“I’d always talk to the client about the colours that they like before we get started. One woman came into the meeting with a scarf she loved and I ended up designing her whole bedroom based on those colours.” Tyson sells her work on Facebook and Instagram and her prices range from €120 for a bedside locker to €550 for a sideboard.
Another winner, Agnieszka Meehan from Crusheen in Co Clare, transformed an old wooden chair into a toy fire truck. It’s a fun piece, but not really representative of her innovative zesty work.
“It began as a hobby during lockdown,” says Meehan, who formerly worked as a hairdresser. “I was bored and I started painting furniture.” Most Irish upcyclers use chalk paint but that didn’t suit
Meehan, who got in touch with a paint producer in her native Poland and launched her own company, New Colours, selling acrylic paint specifically for upcycling.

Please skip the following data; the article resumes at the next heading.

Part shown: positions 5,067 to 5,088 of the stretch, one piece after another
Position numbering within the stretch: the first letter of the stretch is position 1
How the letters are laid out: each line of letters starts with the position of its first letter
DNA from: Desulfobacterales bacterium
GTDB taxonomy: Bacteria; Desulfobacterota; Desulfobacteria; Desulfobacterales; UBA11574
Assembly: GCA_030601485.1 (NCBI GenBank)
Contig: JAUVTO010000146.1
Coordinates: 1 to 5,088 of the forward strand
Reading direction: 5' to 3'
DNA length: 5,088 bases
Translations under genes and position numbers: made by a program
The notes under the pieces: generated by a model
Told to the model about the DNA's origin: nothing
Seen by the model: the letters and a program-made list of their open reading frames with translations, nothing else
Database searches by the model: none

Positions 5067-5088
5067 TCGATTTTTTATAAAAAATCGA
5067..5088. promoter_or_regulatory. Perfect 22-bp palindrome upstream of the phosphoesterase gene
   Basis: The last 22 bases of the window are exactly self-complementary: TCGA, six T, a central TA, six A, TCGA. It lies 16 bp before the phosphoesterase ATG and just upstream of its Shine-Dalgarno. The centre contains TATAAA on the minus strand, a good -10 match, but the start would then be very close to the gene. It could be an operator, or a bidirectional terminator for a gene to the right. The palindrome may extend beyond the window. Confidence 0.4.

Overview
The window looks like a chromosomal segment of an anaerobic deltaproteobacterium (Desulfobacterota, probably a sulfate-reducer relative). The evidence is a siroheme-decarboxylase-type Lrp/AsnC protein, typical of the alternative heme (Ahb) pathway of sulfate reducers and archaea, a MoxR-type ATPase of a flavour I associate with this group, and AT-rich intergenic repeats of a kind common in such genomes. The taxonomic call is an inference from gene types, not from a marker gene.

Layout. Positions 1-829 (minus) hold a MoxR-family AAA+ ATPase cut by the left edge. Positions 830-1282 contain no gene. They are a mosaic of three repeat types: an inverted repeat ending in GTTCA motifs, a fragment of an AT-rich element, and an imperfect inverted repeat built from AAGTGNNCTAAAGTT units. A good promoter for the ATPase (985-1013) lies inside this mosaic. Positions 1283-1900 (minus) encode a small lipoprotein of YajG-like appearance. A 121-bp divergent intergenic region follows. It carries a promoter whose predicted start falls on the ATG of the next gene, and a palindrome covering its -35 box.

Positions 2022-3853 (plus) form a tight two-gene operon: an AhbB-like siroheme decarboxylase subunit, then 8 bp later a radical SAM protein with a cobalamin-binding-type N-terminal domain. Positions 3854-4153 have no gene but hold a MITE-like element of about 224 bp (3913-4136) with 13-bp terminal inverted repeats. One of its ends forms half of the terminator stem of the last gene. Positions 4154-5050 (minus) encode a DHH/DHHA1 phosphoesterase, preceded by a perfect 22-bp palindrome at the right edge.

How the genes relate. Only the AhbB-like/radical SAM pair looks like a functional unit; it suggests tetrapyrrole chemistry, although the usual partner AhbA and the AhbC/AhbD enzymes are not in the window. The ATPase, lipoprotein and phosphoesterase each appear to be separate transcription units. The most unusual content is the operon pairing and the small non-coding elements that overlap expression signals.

“I think upcycling only arrived in Ireland recently,” she says. “In Poland, it is huge. You can contact the factories and they can print whatever you design on fabric or transfers.”
Most Irish upcycling is focused on wooden furniture but Meehan also works with upholstered pieces, using fabric of her own design. She sells these on Facebook operating as Agness Vintage Redesigns; prices range from €50 for a small side table to €500 for a small table and four chairs, painted blue and green, with upholstered seat pads.